In Search of the Midnight Sun
North of the Arctic Circle, archipelagos of steep granite isles pierce the frigid Norwegian Sea. Carved by the Ice Age, the land up there remains a rocky canvas for the moody elements. Summer storms sweep through and settle over the skerries, transforming the landscape into a rain-washed world of blues and greys. Snow covered peaks rise as ragged sails over the aquavescant harbours far below. Their true mountainous forms remaining hidden, shaded by wet veils of cloud and rain. At this time of year, the sun shines eternal. Between the downpours and cloudy intermissions, it wastes little time, casting its illuminating beams over everything. It renders every clear view and vista precious as within moments they disappear - powdered over by the returning clouds, leaving little except faint memories and imagination.
Beneath the heavy clouds and sharp granite peaks, alongside the icy aqua waters of the Norwegian sea, sit quiet clusters of rorbuer. Punctuating the fjords and harbours, these burgundy fishing cottages appear as glowing beacons, promising warmth, respite and shelter from the moody arctic climes.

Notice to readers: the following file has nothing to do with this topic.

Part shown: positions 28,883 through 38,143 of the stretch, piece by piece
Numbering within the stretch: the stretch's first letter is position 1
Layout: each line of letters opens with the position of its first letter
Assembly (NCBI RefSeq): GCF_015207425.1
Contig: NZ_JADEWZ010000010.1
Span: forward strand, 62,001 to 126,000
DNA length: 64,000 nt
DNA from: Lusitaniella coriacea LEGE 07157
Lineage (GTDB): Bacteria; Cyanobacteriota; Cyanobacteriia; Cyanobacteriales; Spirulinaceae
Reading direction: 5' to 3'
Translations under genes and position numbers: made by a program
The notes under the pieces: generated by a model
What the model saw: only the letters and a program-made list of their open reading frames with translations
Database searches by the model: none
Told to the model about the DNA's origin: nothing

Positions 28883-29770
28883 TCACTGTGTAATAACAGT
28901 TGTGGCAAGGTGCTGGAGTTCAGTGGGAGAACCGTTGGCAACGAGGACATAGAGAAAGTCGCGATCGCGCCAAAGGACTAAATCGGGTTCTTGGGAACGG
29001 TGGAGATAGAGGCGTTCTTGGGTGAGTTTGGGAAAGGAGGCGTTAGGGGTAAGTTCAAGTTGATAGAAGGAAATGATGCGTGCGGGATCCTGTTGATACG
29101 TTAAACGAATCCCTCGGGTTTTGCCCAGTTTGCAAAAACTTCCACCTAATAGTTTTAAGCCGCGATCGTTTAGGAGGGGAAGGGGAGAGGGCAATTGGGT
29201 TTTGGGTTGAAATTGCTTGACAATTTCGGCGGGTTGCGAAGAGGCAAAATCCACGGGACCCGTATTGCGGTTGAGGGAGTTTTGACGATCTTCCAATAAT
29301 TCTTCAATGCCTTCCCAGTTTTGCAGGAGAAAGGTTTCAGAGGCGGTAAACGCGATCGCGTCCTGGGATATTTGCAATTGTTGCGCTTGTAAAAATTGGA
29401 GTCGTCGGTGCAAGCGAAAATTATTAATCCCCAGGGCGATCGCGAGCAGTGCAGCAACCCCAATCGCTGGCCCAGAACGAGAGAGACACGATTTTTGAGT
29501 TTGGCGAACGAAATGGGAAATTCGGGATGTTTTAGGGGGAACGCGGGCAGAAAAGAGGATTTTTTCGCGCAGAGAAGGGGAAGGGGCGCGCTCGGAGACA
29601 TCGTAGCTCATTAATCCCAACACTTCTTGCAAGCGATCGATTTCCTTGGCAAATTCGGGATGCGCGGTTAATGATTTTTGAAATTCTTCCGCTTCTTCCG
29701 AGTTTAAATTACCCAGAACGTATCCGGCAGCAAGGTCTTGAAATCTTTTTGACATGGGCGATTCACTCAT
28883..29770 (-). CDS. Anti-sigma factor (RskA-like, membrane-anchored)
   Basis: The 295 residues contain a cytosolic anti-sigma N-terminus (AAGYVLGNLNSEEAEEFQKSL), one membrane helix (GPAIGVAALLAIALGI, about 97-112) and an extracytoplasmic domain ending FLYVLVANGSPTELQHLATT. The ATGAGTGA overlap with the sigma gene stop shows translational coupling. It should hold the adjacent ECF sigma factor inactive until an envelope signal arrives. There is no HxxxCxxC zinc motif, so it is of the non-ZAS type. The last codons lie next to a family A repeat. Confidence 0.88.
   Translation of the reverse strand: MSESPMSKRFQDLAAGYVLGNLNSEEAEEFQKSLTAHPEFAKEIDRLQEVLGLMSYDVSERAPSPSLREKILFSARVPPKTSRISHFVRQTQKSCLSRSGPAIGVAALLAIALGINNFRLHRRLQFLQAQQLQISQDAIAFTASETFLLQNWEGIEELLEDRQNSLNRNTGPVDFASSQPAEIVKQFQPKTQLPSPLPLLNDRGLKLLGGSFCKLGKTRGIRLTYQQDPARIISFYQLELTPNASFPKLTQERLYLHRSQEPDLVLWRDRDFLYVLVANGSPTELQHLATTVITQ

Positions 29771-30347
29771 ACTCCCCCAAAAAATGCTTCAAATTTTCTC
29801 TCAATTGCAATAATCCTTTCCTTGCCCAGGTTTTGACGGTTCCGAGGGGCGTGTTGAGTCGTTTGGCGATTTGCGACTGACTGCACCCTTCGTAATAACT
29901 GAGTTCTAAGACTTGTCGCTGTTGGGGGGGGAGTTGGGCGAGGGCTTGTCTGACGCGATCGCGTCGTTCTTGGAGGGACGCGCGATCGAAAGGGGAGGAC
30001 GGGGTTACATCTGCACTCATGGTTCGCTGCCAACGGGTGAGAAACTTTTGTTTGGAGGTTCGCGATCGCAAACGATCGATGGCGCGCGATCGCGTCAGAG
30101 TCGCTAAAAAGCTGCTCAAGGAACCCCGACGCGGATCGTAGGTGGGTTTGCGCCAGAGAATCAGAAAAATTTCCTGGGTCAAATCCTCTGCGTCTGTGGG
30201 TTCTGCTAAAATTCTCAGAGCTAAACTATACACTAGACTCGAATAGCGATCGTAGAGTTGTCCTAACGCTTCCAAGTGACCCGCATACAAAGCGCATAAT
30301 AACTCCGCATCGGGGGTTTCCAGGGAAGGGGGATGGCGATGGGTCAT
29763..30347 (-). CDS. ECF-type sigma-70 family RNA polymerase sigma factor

The rain up here is as much a part of the scenery as the fjord, constantly battering the granite faces of the mountains and muddling the sea. The summer sun may shine forever, but you would scarcely know it, as the world is continuously washed over by a transient palette of nimbus blues and greys.
Awakened by the arrival of the sun, the snow bitten moss and lichen stir and slowly transform into luxuriant greens. As their icy blanket dissolves, drip by drip, the meltwater trickles down into the lakes and fjords below. Ebbing and flowing with the tides, the aquamarine waters reflect the change of seasons upon these Arctic archipelagos.